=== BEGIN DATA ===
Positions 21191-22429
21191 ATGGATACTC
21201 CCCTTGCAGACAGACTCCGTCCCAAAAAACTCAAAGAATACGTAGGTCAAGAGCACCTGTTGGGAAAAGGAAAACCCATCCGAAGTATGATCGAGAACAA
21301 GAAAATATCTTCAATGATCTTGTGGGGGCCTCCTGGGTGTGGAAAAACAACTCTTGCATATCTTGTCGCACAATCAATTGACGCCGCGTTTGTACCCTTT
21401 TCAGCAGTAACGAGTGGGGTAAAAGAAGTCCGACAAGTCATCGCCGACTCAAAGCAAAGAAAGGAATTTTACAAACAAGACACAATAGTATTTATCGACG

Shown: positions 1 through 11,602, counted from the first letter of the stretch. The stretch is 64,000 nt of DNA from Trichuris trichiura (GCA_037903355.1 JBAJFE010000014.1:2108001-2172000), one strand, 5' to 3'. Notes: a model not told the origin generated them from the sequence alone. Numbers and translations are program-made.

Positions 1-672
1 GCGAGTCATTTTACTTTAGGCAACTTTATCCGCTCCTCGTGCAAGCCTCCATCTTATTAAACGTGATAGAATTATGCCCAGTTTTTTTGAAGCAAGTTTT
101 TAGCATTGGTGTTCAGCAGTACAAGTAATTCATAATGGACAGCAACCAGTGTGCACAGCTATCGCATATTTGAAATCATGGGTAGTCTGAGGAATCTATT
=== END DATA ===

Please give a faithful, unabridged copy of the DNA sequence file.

Positions 21191-22429
21191 ATGGATACTC
21201 CCCTTGCAGACAGACTCCGTCCCAAAAAACTCAAAGAATACGTAGGTCAAGAGCACCTGTTGGGAAAAGGAAAACCCATCCGAAGTATGATCGAGAACAA
21301 GAAAATATCTTCAATGATCTTGTGGGGGCCTCCTGGGTGTGGAAAAACAACTCTTGCATATCTTGTCGCACAATCAATTGACGCCGCGTTTGTACCCTTT
21401 TCAGCAGTAACGAGTGGGGTAAAAGAAGTCCGACAAGTCATCGCCGACTCAAAGCAAAGAAAGGAATTTTACAAACAAGACACAATAGTATTTATCGACG

Shown: positions 1 through 11,602, counted from the first letter of the stretch. The stretch is 64,000 nt of DNA from Trichuris trichiura (GCA_037903355.1 JBAJFE010000014.1:2108001-2172000), one strand, 5' to 3'. Notes: a model not told the origin generated them from the sequence alone. Numbers and translations are program-made.

Positions 1-672
1 GCGAGTCATTTTACTTTAGGCAACTTTATCCGCTCCTCGTGCAAGCCTCCATCTTATTAAACGTGATAGAATTATGCCCAGTTTTTTTGAAGCAAGTTTT
101 TAGCATTGGTGTTCAGCAGTACAAGTAATTCATAATGGACAGCAACCAGTGTGCACAGCTATCGCATATTTGAAATCATGGGTAGTCTGAGGAATCTATT